Sakata, Y., Hayashi, T., Yasunaga, R., Yanaga, N. & Imamura, H. Remarkably high apparent quantum yield of the overall photocatalytic H2O splitting achieved by utilizing Zn ion added Ga2O3 prepared using dilute CaCl2. Chem. Commun. 51, 12935–12938 (2015).

    CAS  Article  Google Scholar 

  8. 8.

    Kato, H., Asakura, K. & Kudo, A. Highly efficient water splitting into H2 and O2 over lanthanum-doped NaTaO3 photocatalysts with high crystallinity and surface nanostructure. J. Am. Chem. Soc. 125, 3082–3089 (2003).

    CAS  Article  Google Scholar 

  9. 9.

    Chiang, T. H. et al. Efficient photocatalytic water splitting using Al-doped SrTiO3 coloaded with molybdenum oxide and rhodium-chromium oxide. ACS Catal. 8, 2782–2788 (2018).

    CAS  Article  Google Scholar 

  10. 10.

    Li, Y. et al. Photocatalytic water splitting by N-TiO2 on MgO(111) with exceptional quantum efficiency at elevated temperatures. Nat. Commun. 10, 4421 (2019).

    ADS  Article  Google Scholar 

  11. 11.

    Wagner, F. T. & Somorojai, G. A. Photocatalytic and photoelectrochemical hydrogen production on strontium titanate single crystals. J. Am. Chem. Soc. 102, 5494–5502 (1980).

    CAS  Article  Google Scholar 

  12. 12.

    Domen, K. et al. Photocatalytic decomposition of water vapour on an NiO-SrTiO3 catalyst. J. Chem. Soc. Chem. Commun. 543–544 (1980).

  13. 13.

    Lehn, J. M., Sauvage, J. P., Zlessel, R. & Hilaire, L. Water photolysis by UV irradiation of rhodium loaded strontium titanate catalysts. Relation between catalytic activity and nature of the deposit from combined photolysis and ESCA studies. Isr. J. Chem. 22, 168–172 (1982).

    CAS  Article  Google Scholar 

  14. 14.

    Takata, T. & Domen, K. Defect engineering of photocatalyst by doping of aliovalent metal cations for efficient water splitting. J. Phys. Chem. C 113, 19386–19388 (2009).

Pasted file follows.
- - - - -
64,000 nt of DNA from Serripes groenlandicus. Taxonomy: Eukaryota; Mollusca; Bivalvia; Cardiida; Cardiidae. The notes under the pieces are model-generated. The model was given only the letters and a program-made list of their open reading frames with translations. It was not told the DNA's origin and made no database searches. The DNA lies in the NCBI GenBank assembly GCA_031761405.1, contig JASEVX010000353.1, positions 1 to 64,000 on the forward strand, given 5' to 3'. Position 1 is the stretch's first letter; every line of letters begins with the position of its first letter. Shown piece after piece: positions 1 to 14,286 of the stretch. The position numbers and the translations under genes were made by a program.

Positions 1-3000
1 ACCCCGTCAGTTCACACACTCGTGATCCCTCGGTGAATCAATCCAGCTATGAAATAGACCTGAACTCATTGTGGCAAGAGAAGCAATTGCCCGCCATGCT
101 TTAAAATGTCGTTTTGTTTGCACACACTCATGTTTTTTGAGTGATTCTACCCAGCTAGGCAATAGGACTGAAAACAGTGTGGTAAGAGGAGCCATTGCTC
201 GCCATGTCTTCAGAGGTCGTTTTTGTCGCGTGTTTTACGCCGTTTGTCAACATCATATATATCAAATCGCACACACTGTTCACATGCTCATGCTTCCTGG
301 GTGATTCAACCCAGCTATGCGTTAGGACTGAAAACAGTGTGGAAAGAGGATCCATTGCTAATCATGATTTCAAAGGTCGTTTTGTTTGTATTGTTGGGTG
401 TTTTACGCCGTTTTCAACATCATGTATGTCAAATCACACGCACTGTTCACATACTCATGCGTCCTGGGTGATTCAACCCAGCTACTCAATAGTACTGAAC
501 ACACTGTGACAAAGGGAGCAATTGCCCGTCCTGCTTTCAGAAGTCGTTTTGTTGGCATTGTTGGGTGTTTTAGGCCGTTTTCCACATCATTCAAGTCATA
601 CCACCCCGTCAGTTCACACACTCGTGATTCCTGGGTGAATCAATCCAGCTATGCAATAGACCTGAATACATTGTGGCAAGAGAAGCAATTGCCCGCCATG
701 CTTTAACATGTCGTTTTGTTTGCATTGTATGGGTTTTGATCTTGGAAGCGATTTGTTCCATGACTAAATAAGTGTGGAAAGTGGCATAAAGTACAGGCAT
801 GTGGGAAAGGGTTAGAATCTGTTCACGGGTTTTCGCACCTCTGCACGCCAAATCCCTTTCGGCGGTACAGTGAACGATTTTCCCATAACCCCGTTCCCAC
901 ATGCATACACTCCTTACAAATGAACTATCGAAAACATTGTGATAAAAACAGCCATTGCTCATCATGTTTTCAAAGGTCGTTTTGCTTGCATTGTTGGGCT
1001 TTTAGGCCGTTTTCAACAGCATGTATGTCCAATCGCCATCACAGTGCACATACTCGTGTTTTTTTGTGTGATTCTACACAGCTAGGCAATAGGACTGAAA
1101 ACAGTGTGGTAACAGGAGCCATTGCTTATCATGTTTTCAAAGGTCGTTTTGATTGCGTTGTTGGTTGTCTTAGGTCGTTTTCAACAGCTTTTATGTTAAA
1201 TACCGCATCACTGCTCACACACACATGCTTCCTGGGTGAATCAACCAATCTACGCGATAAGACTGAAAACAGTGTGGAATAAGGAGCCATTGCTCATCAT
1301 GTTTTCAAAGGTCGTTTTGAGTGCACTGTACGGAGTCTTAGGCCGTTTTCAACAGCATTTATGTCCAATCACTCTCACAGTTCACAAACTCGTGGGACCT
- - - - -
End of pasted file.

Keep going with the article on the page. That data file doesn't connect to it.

CAS  Article  Google Scholar 

  15. 15.

    Kanan, M. W. & Nocera, D. G. In situ formation of an oxygen-evolving catalyst in neutral water containing phosphate and Co2+. Science 321, 1072–1075 (2008).

    ADS  CAS  Article  Google Scholar 

  16. 16.

    Ohno, T., Sarukawa, K. & Matsumura, M. Crystal faces of rutile and anatase TiO2 particles and their roles in photocatalytic reactions. New J. Chem. 26, 1167–1170 (2002).

    CAS  Article  Google Scholar 

  17. 17.

    Liu, G., Yu, J. C., Lu, G. Q. & Cheng, H. M. Crystal facet engineering of semiconductor photocatalysts: motivations, advances and unique properties. Chem. Commun. 47, 6763–6783 (2011).

    CAS  Article  Google Scholar 

  18. 18.

    Xie, Y. P., Liu, G., Yina, L. & Cheng, H. M. Crystal facet-dependent photocatalytic oxidation and reduction reactivity of monoclinic WO3 for solar energy conversion. J. Mater. Chem. 22, 6746–6751 (2012).

    CAS  Article  Google Scholar 

  19. 19.

    Zhen, C., Yu, J. C., Liu, G. & Cheng, H. M. Selective deposition of redox co-catalyst(s) to improve the photocatalytic activity of single-domain ferroelectric PbTiO3 nanoplates. Chem. Commun. 50, 10416–10419 (2014).

    CAS  Article  Google Scholar 

  20. 20.

    Li, R. et al. Spatial separation of photogenerated electrons and holes among {010} and {110} crystal facets of BiVO4. Nat. Commun. 4, 1432 (2013).

    ADS  Article  Google Scholar 

  21. 21.

    Mu, L. et al. Enhancing charge separation on high symmetry SrTiO3 exposed with anisotropic facets for photocatalytic water splitting. Energy Environ. Sci. 9, 2463–2469 (2016).